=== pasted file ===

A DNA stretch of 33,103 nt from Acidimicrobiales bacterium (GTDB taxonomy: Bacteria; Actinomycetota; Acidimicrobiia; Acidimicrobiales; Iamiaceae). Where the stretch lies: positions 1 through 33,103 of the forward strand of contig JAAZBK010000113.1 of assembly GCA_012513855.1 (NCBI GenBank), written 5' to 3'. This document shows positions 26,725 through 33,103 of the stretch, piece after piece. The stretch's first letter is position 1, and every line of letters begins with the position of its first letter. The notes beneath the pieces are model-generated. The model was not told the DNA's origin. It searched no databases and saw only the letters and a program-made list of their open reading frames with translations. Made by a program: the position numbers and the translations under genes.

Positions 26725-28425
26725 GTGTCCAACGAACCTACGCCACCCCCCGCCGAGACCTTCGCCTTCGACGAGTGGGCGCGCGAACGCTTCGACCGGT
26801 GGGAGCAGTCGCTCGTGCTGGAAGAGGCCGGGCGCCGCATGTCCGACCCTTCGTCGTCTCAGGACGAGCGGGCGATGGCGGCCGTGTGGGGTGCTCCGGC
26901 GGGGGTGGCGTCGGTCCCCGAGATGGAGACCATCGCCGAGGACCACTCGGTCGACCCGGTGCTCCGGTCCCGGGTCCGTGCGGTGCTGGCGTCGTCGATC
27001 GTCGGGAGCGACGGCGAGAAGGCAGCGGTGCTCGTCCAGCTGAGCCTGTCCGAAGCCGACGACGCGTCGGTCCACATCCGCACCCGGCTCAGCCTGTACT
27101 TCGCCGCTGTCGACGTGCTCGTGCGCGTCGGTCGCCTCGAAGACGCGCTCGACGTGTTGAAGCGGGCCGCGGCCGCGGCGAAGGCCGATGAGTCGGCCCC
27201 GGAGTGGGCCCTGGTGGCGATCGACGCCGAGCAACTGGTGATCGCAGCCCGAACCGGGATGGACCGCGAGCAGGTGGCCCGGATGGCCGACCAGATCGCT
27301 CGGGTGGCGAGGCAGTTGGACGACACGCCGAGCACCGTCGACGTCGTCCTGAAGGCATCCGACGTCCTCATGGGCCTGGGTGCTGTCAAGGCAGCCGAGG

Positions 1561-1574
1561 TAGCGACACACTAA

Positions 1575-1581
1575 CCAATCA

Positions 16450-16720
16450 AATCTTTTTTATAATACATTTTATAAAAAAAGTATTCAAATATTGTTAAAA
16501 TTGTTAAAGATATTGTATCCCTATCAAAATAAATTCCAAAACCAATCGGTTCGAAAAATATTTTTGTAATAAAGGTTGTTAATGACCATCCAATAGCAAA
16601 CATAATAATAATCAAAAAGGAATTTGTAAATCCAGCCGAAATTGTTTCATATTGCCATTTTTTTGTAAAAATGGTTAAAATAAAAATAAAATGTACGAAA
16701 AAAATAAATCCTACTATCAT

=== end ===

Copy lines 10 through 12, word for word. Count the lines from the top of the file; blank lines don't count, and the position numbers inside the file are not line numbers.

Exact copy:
Positions 1561-1574
1561 TAGCGACACACTAA

Positions 1575-1581